The Pressure and Rewards of Work

Last summer, the Chartered Institute of Management Accountants (CIMA) published a study they had commissioned from the Rotterdam School of Management and the University of Ljubljana in Slovenia, which looked at how a group of management accountants performed in a series of tests when put under pressure.

You probably didn’t notice the report when it came out but you may have spotted it in the press this week, with the Independent newspaper reporting that “Job success is hardwired into employees from birth”. As is so often the case when newspapers report on research studies, that’s not actually what the report says but why let that get in the way of a good headline?

What the report actually says is far more interesting. It noted that incentives of additional pay or peer or social pressure could have an impact on performance but that it was dependent upon what type of a person you were dealing with.

The report was interested in how management accountants strike a balance between short-term results and the longer term benefit of the organisation. They referred to the focus on short-term decision making as ‘myopia’ and found that individuals who were more myopic were more likely to respond to monetary incentives.

However, social pressure was a more effective tool to increase performance for the less myopic individuals tested.

We thought this was interesting because one of the key elements in teaching people how to manage their finances effectively is educating them how to strike a balance between short and long term financial decisions. In very simple terms, if you buy something today, will you still have enough money left at the end of the month to pay your bills?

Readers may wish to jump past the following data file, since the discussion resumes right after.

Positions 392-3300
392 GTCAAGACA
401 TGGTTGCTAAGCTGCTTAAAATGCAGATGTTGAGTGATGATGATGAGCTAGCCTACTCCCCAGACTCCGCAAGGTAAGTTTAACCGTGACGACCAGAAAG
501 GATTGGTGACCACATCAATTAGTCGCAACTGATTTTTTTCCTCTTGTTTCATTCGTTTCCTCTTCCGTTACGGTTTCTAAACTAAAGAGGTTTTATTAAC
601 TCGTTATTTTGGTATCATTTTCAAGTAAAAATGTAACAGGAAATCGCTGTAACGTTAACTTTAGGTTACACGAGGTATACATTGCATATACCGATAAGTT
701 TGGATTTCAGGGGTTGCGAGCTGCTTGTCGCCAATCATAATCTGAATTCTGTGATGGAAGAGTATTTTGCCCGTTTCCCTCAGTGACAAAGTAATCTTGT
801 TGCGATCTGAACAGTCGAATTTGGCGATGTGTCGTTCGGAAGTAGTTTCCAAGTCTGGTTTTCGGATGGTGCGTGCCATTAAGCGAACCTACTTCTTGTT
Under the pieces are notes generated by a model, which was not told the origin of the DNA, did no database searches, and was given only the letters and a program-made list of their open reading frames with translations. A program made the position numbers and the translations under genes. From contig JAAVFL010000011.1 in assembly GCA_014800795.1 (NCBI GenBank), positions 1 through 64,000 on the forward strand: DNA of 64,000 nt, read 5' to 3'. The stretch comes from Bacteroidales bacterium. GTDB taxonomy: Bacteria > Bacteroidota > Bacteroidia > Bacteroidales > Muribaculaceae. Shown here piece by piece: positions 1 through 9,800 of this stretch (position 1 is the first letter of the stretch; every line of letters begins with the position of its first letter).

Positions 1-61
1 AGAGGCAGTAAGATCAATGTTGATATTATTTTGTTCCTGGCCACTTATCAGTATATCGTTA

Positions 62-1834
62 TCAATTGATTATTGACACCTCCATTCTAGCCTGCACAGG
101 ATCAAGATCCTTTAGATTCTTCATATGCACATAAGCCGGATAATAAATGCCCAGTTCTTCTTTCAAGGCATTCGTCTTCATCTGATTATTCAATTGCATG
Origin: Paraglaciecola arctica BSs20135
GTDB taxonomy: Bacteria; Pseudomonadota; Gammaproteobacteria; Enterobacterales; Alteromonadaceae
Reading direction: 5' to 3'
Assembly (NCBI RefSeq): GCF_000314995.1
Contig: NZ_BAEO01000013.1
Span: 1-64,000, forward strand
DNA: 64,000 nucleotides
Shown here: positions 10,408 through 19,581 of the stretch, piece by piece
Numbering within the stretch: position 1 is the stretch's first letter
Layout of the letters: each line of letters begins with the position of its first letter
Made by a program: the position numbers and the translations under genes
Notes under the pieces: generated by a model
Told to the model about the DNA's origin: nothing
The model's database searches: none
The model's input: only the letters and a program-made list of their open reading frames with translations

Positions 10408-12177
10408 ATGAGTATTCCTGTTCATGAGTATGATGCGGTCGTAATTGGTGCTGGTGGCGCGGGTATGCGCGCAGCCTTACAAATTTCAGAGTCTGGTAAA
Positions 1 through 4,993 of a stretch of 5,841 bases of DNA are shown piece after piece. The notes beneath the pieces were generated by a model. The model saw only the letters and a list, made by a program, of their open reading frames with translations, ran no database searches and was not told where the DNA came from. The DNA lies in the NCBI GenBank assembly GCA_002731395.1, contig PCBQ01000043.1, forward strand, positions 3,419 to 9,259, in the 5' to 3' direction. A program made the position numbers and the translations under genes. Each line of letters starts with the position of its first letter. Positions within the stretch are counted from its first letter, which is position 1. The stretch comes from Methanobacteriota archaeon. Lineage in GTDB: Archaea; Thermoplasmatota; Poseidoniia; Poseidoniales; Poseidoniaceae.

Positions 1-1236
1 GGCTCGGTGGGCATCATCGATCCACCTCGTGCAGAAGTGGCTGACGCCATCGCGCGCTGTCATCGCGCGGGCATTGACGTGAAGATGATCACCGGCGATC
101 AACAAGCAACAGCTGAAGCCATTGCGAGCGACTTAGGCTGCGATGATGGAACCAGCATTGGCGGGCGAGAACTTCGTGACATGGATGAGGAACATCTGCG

The professor behind the study, Dr Frank Hartmann is quoted as saying that “If our basic biology limits our ability to improve at certain types of work, we need to think more imaginatively about the way we measure and reward work performance… Businesses need to recognise where performance limits lie and avoid frustrating employees do not reflect best efforts.”

You can see how the press misinterpreted that, wilfully or not, to say that some people just won’t succeed because of their biology. But a more telling comment comes from Dr Ian Selby, Director of Research and Development at CIMA, who said, “This is a fascinating study, and it indicates that many companies are causing pointless stress to employees, or are wasting money on ineffectual bonus schemes…

“There is a wider point too. Modern companies have a large set of incentives available to them, yet many keep reaching for two in particular: exerting pressure from above, or incentivising through bonuses. In many cases these tactics work, but as this research indicates, sometimes these are simply the wrong tools for the job.”

Engage people and develop their performance in matters of financial education

Given that the report was a neuroscientific investigation, there is no doubt that an innovative approach to incentivising people would work in many other areas too. We would argue that financial education is one area in which this would work – traditional forms of teaching and academic assessment are perhaps “the wrong tools for the job” and we should be looking at other ways in which to engage people and develop their performance in matters of financial education.

We would argue that we’ve already begun to do that with our innovative game, Keep the Cash!, but this is something that should be being developed at a national level to ensure that, as a nation, we are able to educate each new generation to the best of their given abilities.